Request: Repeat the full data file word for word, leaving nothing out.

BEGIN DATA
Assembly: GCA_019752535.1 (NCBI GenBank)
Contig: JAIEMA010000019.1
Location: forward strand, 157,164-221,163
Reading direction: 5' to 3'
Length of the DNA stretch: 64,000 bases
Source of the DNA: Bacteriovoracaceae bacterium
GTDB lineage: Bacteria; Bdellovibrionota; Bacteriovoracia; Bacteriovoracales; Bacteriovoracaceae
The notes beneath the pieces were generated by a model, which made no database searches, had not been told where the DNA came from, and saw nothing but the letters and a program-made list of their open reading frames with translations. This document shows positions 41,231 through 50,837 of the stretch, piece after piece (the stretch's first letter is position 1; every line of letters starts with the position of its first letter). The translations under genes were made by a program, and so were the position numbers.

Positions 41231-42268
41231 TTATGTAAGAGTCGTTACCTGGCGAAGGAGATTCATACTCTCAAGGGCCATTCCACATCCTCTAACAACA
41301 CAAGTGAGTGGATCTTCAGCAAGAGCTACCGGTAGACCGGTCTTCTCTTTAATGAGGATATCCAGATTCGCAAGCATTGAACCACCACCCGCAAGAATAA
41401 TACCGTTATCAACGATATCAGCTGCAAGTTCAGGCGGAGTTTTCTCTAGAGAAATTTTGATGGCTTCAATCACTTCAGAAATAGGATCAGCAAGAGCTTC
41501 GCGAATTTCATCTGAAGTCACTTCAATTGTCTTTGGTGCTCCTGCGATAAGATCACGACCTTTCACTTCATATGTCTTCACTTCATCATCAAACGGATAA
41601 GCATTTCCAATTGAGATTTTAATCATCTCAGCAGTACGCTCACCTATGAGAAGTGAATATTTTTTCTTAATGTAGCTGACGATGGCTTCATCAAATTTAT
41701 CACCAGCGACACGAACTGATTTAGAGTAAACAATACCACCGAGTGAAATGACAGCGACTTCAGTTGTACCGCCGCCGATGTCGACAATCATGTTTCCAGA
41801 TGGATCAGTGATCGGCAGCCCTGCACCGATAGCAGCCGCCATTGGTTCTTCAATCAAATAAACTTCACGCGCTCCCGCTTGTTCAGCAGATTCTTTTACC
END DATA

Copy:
Assembly: GCA_019752535.1 (NCBI GenBank)
Contig: JAIEMA010000019.1
Location: forward strand, 157,164-221,163
Reading direction: 5' to 3'
Length of the DNA stretch: 64,000 bases
Source of the DNA: Bacteriovoracaceae bacterium
GTDB lineage: Bacteria; Bdellovibrionota; Bacteriovoracia; Bacteriovoracales; Bacteriovoracaceae
The notes beneath the pieces were generated by a model, which made no database searches, had not been told where the DNA came from, and saw nothing but the letters and a program-made list of their open reading frames with translations. This document shows positions 41,231 through 50,837 of the stretch, piece after piece (the stretch's first letter is position 1; every line of letters starts with the position of its first letter). The translations under genes were made by a program, and so were the position numbers.

Positions 41231-42268
41231 TTATGTAAGAGTCGTTACCTGGCGAAGGAGATTCATACTCTCAAGGGCCATTCCACATCCTCTAACAACA
41301 CAAGTGAGTGGATCTTCAGCAAGAGCTACCGGTAGACCGGTCTTCTCTTTAATGAGGATATCCAGATTCGCAAGCATTGAACCACCACCCGCAAGAATAA
41401 TACCGTTATCAACGATATCAGCTGCAAGTTCAGGCGGAGTTTTCTCTAGAGAAATTTTGATGGCTTCAATCACTTCAGAAATAGGATCAGCAAGAGCTTC
41501 GCGAATTTCATCTGAAGTCACTTCAATTGTCTTTGGTGCTCCTGCGATAAGATCACGACCTTTCACTTCATATGTCTTCACTTCATCATCAAACGGATAA
41601 GCATTTCCAATTGAGATTTTAATCATCTCAGCAGTACGCTCACCTATGAGAAGTGAATATTTTTTCTTAATGTAGCTGACGATGGCTTCATCAAATTTAT
41701 CACCAGCGACACGAACTGATTTAGAGTAAACAATACCACCGAGTGAAATGACAGCGACTTCAGTTGTACCGCCGCCGATGTCGACAATCATGTTTCCAGA
41801 TGGATCAGTGATCGGCAGCCCTGCACCGATAGCAGCCGCCATTGGTTCTTCAATCAAATAAACTTCACGCGCTCCCGCTTGTTCAGCAGATTCTTTTACC